Here are a couple of recent title animations I completed using Cinema 4D and After Effect with GenArts Sapphire. Rather than doing full breakdowns I’ve included some key tips that you may want to incorporate into your own work.
For Kingsman: The Secret Service, the text animation and camera moves were created using MovieType For Cinema 4D.
The gold was easy to create using only the Reflectance channel in Cinema 4D R16. Set Layer Fresnel to Conductor, then choose from a range of different metal types presets. I used pale, warm yellow for Layer Color to add warmth to the gold preset.
Sapphire Glow is my go-to glow effect and worked well to add some subtle glow to the highlights. Sometimes some subtle glow is all you need to create an high-end, expensive look but remember that less is often more with glows.
To ensure that the lens flare was positioned correctly I used the Cinema 4D Align To Spline Tag applied to a Null object. Setting keyframes for the Align To Spline Position parameter moved the Null across the top of the N. The Cinema 4D project was imported into After Effects where I used Cineware to extract the scene information, including the camera, lights and External Compositing Tag information. Even if you’re not using Cineware to render your Cinema 4D scenes inside of After Effects, it can still be a great time saver for importing the scene data from Cinema 4D.
In order for the Align To Spline position information to be recognised by Cineware it had to be baked to create keyframes. An External Compositing Tag was also added to ensure the Flare Null was included in the extracted scene elements in After Effects.
Sapphire Lens Flare’s Flare Editor was used to create the flare. The flare was linked to an After Effects light which in turn was parented to the extracted Flare Null. It would have been easier if the flare could be parented directly to the Flare Null but this is an easy workaround.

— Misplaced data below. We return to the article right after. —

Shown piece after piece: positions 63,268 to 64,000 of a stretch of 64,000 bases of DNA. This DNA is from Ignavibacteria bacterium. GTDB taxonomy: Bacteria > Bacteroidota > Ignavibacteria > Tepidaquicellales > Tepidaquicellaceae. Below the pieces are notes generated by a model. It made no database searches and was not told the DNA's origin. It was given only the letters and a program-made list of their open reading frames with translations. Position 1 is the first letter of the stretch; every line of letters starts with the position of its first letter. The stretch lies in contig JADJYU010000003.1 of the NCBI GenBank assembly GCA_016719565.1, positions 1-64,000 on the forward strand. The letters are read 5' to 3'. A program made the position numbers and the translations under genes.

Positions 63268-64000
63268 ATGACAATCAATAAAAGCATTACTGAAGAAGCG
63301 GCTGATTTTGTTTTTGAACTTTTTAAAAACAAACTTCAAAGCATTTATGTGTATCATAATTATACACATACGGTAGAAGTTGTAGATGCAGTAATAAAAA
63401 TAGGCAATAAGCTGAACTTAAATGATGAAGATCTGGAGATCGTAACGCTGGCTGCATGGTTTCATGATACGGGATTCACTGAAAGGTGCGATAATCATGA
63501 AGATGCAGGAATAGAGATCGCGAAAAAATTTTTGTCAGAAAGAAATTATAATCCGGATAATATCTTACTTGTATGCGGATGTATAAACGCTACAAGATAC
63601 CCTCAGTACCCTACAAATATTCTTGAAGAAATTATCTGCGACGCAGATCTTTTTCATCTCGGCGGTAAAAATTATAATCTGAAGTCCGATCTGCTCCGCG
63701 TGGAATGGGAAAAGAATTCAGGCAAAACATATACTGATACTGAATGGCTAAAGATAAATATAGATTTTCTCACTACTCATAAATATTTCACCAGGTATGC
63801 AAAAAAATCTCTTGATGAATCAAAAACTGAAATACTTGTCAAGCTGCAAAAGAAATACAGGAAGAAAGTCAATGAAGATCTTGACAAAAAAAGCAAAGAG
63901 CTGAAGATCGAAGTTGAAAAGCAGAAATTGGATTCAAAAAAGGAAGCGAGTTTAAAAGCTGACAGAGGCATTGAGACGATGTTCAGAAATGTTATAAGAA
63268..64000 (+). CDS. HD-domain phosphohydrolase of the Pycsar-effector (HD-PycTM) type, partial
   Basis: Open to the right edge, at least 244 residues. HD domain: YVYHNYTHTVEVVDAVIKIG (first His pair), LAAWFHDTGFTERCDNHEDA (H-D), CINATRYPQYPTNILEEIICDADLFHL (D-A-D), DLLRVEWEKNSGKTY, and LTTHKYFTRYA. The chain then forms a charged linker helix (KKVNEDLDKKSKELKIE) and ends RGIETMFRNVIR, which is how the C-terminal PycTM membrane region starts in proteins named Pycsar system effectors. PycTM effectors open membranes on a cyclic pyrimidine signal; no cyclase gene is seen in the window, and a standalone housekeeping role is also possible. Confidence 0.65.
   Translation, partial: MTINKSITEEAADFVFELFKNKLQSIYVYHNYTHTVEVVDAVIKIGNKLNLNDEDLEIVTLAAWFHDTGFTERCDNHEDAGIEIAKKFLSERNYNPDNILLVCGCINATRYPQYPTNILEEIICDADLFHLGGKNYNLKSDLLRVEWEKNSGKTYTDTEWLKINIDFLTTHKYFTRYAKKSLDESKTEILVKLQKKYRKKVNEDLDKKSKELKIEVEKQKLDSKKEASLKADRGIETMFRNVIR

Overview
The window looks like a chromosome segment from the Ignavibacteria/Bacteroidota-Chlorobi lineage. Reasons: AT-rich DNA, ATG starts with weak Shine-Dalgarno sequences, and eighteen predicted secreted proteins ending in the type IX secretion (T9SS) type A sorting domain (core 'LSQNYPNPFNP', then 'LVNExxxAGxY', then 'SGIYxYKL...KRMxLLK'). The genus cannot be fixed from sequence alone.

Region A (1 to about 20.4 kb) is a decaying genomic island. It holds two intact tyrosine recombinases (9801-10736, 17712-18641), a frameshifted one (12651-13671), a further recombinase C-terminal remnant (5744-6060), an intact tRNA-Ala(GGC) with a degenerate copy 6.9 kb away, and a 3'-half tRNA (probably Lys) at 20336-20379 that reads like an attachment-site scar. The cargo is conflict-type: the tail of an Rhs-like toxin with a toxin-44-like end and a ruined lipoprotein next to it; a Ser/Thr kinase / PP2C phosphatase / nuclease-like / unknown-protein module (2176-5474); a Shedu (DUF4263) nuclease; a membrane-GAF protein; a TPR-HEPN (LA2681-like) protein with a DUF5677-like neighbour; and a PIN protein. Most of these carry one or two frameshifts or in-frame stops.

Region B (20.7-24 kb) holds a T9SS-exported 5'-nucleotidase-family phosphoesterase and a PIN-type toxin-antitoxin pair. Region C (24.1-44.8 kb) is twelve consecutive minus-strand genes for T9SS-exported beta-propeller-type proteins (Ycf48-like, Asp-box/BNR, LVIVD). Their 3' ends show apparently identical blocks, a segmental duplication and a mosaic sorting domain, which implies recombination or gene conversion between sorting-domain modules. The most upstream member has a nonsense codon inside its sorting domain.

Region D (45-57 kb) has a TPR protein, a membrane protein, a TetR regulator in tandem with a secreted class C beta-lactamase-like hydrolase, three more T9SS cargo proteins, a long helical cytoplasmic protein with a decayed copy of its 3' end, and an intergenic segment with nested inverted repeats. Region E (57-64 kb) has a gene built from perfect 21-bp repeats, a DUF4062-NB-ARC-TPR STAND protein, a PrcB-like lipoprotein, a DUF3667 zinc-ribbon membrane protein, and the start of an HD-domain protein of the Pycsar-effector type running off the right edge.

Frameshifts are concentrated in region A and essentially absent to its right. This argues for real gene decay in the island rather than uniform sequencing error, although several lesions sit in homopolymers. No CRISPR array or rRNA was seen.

Recreating the title logo for Seventh Son gave me another opportunity to perfect the chiseled text look using Lofts in Cinema 4D.
The font used for Seventh Son is Benguit, modified in Adobe Illustrator to match the original artwork. The inner paths for the sweep were created using the Pen Tool (for the basic path), the Offset Path command (to outline the paths) and the Unite function in the Pathfinder to combine all individual paths for the letter into one object.
One of the keys to a successful chisel loft is ensuring that all of the points on the outer path have corresponding points on the inner path. Any extra points will cause unexpected stretching of the geometry. In this image I’ve added blue lines to indicate corresponding points.
After importing the paths as splines into Cinema 4D another key is making sure that the First Point on the inner and outer paths are on corresponding points. Be sure to also check that one path isn’t reversed, and if it is, use the Reverse Sequence command to reverse it to match the direction of the other path.
The angle of the chisel is controlled by positioning the inner path in front of the outer path.
Only add as many points as you need to create smooth curves, the fewer the better. I found myself needing to do further adjustments to the spine directly in Cinema 4D to even out the polygon flow, especially around the serifs.
The extrusion is separate from the loft and was created by duplicating the outer path and dropping it into an Extrude object.
Be sure to double check the model for problems before adding your materials.
Here’s the final render composited in After Effects. It takes work but is definitely worth the effort. The benefit of using the loft technique over polygonal modelling is that with technique you’re using parametric objects, making any further adjustments easier. Please leave a comment if you’d like me to expand on anything or if you have a better approach.